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Versatility may determine Redskins backup O-line competition

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Versatility may determine Redskins backup O-line competition

The Redskins open their season a little over three months from now and it appears that the starting offensive line is set. But the shape of the group behind Trent Williams, Shawn Lauvao, Kory Lichtensteiger, Spencer Long and Brandon Scherff is very much a work in progress.

During the OTA on Tuesday, guard Josh LeRibeus lined up at center when the second and third teams were running plays. But we already knew that from last week. What was different this time around was who lined up at right guard. 

For a while it was Tom Compton, who pulled some double duty to the right of LeRibeus after taking snaps at left tackle with the first team. Then it was Ty Larsen, a center who is battling to make the roster. 

Flexibility is always important when it comes to getting a roster spot but it is in the spotlight this year after the departure of Chris Chester. He was the starting right guard as well as the backup center. If Lichtensteiger had been hurt during a game last year Chester would have moved into the middle and the backup guard, Long on most days, would have been inserted at right guard.

Usually the team can afford to have one backup interior lineman active on game days. So without Chester someone has to be the Plan B both at center and elsewhere on the line. 

Center is not an easy position to learn. In addition to blocking assignments the center has to make calls to set up protection. And then there is the matter of snapping the ball to the quarterback, often from shotgun formation. 

Jay Gruden is happy with what he has seen out of his O-line reserves.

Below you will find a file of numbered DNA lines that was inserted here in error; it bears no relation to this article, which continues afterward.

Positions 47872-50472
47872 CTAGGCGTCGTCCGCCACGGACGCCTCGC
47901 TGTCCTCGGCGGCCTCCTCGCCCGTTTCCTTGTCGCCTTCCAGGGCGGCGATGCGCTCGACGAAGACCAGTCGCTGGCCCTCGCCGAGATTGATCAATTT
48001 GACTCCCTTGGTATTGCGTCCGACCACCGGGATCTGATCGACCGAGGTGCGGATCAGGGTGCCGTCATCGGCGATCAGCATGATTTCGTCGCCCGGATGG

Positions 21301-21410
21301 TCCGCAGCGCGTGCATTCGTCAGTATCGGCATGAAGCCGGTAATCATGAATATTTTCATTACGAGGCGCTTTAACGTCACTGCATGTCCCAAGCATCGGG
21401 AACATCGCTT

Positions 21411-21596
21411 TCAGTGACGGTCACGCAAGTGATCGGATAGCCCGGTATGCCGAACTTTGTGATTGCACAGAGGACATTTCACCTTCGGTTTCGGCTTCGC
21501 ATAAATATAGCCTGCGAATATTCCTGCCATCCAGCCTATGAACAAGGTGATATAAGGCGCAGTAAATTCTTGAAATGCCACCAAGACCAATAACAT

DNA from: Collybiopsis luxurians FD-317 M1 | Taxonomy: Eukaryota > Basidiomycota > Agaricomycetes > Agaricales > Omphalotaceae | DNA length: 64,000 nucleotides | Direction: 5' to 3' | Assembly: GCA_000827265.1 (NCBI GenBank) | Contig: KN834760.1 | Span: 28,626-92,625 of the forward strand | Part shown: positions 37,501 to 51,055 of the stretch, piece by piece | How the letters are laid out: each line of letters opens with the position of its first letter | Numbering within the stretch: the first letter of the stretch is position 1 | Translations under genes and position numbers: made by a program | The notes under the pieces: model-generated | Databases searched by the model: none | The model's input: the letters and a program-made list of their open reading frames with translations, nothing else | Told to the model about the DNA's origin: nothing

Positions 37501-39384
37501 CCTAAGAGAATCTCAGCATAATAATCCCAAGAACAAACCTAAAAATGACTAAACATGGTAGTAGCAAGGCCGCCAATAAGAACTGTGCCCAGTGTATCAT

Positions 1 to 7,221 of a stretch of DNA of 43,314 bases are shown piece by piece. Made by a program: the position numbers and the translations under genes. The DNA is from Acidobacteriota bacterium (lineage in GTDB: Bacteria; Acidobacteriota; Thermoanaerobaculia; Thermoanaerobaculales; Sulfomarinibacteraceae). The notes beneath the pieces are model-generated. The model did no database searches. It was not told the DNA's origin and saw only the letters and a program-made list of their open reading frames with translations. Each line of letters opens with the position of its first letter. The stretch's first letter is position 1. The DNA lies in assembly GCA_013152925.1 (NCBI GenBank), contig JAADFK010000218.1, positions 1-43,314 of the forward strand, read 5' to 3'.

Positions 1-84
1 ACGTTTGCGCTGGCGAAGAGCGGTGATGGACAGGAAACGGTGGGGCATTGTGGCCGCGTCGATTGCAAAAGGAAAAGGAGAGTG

“It’s very important to get their reps,” he said. And they’re all welcomed to it. Our line all working very well together. Their communication is excellent and they’re all learning and they’re all getting better and that’s kind of the theme around here.” 

There are a lot of possibilities. If Compton can manage to be an emergency guard perhaps Larsen or Austin Reiter could make it just playing center. If Larsen can play guard perhaps he can be a game day active as the interior emergency backup. The same with Reiter. Although he hasn’t worked at center during OTAs open to the media, Gruden said that Long has been learning center. Tackle Morgan Moses is injured now but assuming he returns for camp he could learn to play guard in addition to his primary position. 

This will continue to play out over the three months remaining before the final cuts are made. It may turn out that Player A may make the team over Player B thanks more to his versatility than to his ability at his primary position. 

MORE REDSKINS: Redskins need more than a different game plan to establish an identity

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Redskins fans shouldn't forget about Colt McCoy because the coaches haven't

Redskins fans shouldn't forget about Colt McCoy because the coaches haven't

After a third surgery on his leg in April, Colt McCoy did not practice with the team during OTAs or mandatory minicamp. He was in Ashburn for many of the workouts, but did not take any team snaps.

In a normal quarterback battle, that would put McCoy at a distinct disadvantage, but the Redskins quarterback battle is not exactly normal. 

Veteran Case Keenum and rookie Dwayne Haskins got nearly all of the work at signal caller during the spring practice sessions, and both showed signs of being able to take over head coach Jay Gruden's offense. Keenum proved he can handle the huddle and has quickness when plays broke down behind the line of scrimmage. Haskins showed a rocket arm and a ton of potential, but he's also a rookie trying to learn a boatload about life in the NFL in a hurry, like calling plays, and that showed too. 

All of that is a long way to say neither Keenum nor Haskins locked up the top QB job. And that means the door is still open for McCoy.